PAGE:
Don’t ask ChatGPT for “Palestinian jokes about Jews” in Arabic unless you are prepared for somewhat politically-charged responses
Last week, I saw a few people post results after asking ChatGPT for Jewish and Muslim jokes. ChatGPT told a “light-hearted” Jewish joke and declined to tell a Muslim since such a joke would be about a specific group. This hypocrisy boggled my mind and I had to see for myself.
I replicated what others had done, and while the actual Jewish joke differed the overall results remained the same.
But then I asked ChatGPT about its inconsistency. And subsequently told it to stop supplying Jewish jokes.
And then I tested it.
Success! I thought. But it turns out that it was not so.
While I could no longer receive Jewish jokes upon request, others still could (I had a friend test that). Moreover – and perhaps even more importantly, given that ChatGPT even asks for feedback – “success” was short-lived. The following day, I again asked for a Jewish joke…and got one. So, no lesson learned?
When I replied that the joke wasn’t funny, ChatGPT volunteered another one. When I then commented in Hebrew that it wasn’t so funny either, ChatGPT again apologized and explained humor is subjective, and volunteered a Jewish joke in Hebrew.
Umm, what? Alluding to cheapness? Maybe.
I followed up with a Hebrew request for a Muslim joke to see what it would say.
I didn’t get the humor, but thought it sounded like laying blame, perhaps?
At any rate, when I asked for another joke, I was told to “rot quietly.” (See next screenshot.)
This was in the form of a statement, not prefaced by “here’s a joke.” Incredulous, I asked, “What?” and was told it was “a prank style joke about the normality of excess distribution” – does this mean I get insulted for asking for too many? I don’t know.
I followed this by asking for another Muslim joke. I am not sure what to make of this one…
At this point, I realized that it might make sense to differentiate and ask specifically about Palestinians. As when in English, the request is for Muslim jokes, the request was denied, with an explanation:
I am based on the principles of OpenAI’s internet usage guidelines, and therefore I undertake to refrain from posting content that may be inappropriate or include jealousy and discrimination. I focus on providing information, support, and jokes that can be updated and suitable for the general audience. If you have any other questions or additional requests, I’m here to help.
I shared this experiment on Facebook and one friend made the point that Jewish jokes might be considered a genre in comedy. Another wondered how ChatGPT would handle priest jokes. So, I decided to ask about “jokes about Jews” – which was also declined by ChatGPT as not being inclusive – and about Christians and priests. Either ChatGPT must consider them acceptable genres, like Jewish jokes, or there simply isn’t enough Muslim jokes to become a genre. I received these “light-hearted” jokes in response:
What happens in Arabic?
My next experiment was in Arabic. I know from past experience that what people see in English-language and Arabic-language Wikipedia differs. And that Arabic-language news media also treats news differently, whether it is Zionism or topics that, for example, impact the LGBTQ+ community. But what about ChatGPT? (Please note that while I speak and understand Hebrew, I used online translators for Arabic. While I know my requests were all straightforward, I have no idea what part of any joke was lost in translation due to references I couldn’t get or plays on words or for any other reason.)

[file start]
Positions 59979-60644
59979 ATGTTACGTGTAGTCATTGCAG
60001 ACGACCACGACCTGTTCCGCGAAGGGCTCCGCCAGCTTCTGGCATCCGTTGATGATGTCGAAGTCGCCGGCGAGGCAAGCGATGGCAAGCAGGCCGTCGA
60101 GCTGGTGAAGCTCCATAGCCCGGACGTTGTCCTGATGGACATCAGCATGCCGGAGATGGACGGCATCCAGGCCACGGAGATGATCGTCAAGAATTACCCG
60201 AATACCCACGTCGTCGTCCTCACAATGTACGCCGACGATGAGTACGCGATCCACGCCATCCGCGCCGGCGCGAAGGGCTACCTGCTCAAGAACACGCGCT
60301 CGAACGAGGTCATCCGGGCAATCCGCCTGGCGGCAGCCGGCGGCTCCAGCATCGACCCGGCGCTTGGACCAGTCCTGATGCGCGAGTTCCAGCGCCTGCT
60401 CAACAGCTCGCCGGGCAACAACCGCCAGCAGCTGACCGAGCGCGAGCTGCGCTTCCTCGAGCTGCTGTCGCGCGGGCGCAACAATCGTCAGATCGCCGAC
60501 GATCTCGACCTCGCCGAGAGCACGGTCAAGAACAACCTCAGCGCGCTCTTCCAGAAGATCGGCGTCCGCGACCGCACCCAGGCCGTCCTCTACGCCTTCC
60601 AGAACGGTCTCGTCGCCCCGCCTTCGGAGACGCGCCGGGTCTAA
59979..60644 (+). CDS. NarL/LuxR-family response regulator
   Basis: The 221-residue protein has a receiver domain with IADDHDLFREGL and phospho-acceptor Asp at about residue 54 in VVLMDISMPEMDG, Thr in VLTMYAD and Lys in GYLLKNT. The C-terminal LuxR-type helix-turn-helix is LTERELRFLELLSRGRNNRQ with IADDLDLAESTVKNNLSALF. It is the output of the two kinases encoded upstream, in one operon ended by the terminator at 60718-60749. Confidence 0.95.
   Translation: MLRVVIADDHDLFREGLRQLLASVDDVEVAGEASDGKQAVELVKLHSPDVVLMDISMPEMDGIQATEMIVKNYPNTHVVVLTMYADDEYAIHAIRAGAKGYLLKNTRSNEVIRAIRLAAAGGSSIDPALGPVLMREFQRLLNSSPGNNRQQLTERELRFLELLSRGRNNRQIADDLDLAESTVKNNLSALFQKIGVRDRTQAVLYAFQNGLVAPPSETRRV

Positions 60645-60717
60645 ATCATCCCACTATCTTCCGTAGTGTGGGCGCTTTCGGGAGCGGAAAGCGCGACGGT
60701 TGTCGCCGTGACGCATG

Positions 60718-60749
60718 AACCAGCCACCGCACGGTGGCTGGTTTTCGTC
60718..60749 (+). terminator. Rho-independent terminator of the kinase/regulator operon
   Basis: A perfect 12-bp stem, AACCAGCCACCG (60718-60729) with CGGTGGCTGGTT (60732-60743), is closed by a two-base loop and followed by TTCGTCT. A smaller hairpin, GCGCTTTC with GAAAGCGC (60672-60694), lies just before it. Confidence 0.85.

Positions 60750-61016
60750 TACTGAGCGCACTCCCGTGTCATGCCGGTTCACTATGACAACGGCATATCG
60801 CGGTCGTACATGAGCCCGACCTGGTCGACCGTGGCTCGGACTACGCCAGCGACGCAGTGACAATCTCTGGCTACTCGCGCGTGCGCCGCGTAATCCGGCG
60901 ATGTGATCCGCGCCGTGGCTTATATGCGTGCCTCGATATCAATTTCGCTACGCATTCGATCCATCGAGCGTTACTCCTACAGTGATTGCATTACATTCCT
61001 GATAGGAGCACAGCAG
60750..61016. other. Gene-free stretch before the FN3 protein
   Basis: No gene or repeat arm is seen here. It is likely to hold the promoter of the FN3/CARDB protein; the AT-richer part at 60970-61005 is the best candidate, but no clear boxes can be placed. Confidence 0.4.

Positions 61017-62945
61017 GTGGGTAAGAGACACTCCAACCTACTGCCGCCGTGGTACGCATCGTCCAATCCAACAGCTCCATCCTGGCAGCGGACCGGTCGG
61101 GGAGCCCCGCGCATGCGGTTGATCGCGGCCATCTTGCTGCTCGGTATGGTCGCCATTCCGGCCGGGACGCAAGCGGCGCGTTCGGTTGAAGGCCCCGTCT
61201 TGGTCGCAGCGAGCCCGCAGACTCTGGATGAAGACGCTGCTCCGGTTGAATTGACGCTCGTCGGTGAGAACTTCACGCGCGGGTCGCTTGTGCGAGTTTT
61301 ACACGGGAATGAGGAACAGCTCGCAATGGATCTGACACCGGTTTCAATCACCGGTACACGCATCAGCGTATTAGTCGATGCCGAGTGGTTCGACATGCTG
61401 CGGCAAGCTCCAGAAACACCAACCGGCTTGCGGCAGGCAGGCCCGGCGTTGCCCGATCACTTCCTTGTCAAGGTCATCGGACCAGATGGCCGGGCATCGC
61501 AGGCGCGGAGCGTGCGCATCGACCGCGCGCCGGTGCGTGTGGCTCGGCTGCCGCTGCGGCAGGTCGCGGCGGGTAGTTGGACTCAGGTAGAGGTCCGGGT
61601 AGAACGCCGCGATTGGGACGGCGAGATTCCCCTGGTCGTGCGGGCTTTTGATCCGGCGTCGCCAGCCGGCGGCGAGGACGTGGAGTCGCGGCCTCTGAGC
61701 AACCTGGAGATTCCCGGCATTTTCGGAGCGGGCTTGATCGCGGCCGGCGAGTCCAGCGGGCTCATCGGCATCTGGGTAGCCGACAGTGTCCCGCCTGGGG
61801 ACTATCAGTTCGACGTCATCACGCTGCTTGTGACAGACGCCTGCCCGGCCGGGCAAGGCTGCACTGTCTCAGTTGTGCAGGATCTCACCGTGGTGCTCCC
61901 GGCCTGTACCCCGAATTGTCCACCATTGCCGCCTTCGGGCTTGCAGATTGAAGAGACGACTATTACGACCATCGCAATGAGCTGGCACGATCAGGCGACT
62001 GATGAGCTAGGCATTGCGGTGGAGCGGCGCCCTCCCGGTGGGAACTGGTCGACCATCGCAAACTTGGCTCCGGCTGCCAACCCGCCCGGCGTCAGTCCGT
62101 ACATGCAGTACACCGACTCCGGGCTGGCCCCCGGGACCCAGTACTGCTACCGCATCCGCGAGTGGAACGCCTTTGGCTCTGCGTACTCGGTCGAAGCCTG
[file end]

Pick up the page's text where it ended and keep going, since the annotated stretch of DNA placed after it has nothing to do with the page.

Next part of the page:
And so, I asked in Arabic for a Jewish joke, and got this:
I didn’t get the humor to be honest – could it do with being thorough? At any rate, I thought I’d request another.
Maybe something was lost in translation, but my take was this had to do with cheapness? Unsure, I decided to try a third time. This joke was in my eyes offensive:
Interestingly, all three appear with warning labels in English. That was the only time I’d seen them.
The next set of ChatGPT-supplied jokes were also asked in Arabic. This time, though, I asked specifically for a Palestinian joke. Interestingly, the joke (which I do not understand at all) is prefaced by a caveat.
I try again. This one is more topical for sure, but what exactly is it alluding to? Smuggling? Travelling?
At any rate, here is where I get the most specific – and I think this grouping is the most worth noting. I asked ChatGPT in Arabic for a Palestinian joke about Jews, wondering if it would decline. Nope. but it prefaced its “joke” again.
Is this so-called non-racist and inoffensive joke about Jews being suspicious or stingy? Aren’t stereotypes by their very nature biased?
I couldn’t help myself, but had to try again. And what I got bothered me enough to bring this entire experiment to light in this blog.
Let me see if I get this straight: I cannot ask for Muslim jokes in English. Nor can I request Palestinian jokes in Hebrew. But I can request Palestinian jokes about Jews in Arabic and receive politically charged responses.
By the way, the same cannot be requested in English.
Don’t tell me a joke
This experiment for me drives home that if ChatGPT learns anything from individual interactions with users, it is transient and not quickly or widely applied; anything ChatGPT has absorbed about Western sensitivities to bias it does not apply evenly to all cultures, especially in other languages.